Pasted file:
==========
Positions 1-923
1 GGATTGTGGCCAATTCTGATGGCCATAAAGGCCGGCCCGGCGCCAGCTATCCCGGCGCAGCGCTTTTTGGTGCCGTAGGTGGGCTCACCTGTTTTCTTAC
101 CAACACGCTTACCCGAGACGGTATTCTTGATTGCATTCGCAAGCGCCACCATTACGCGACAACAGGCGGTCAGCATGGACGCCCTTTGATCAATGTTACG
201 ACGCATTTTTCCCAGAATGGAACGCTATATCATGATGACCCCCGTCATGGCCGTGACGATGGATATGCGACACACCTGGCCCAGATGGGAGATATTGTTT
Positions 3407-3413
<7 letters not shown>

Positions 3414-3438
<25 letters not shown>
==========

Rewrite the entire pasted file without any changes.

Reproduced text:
Positions 1-923
1 GGATTGTGGCCAATTCTGATGGCCATAAAGGCCGGCCCGGCGCCAGCTATCCCGGCGCAGCGCTTTTTGGTGCCGTAGGTGGGCTCACCTGTTTTCTTAC
101 CAACACGCTTACCCGAGACGGTATTCTTGATTGCATTCGCAAGCGCCACCATTACGCGACAACAGGCGGTCAGCATGGACGCCCTTTGATCAATGTTACG
201 ACGCATTTTTCCCAGAATGGAACGCTATATCATGATGACCCCCGTCATGGCCGTGACGATGGATATGCGACACACCTGGCCCAGATGGGAGATATTGTTT
Positions 3407-3413
<7 letters not shown>

Positions 3414-3438
<25 letters not shown>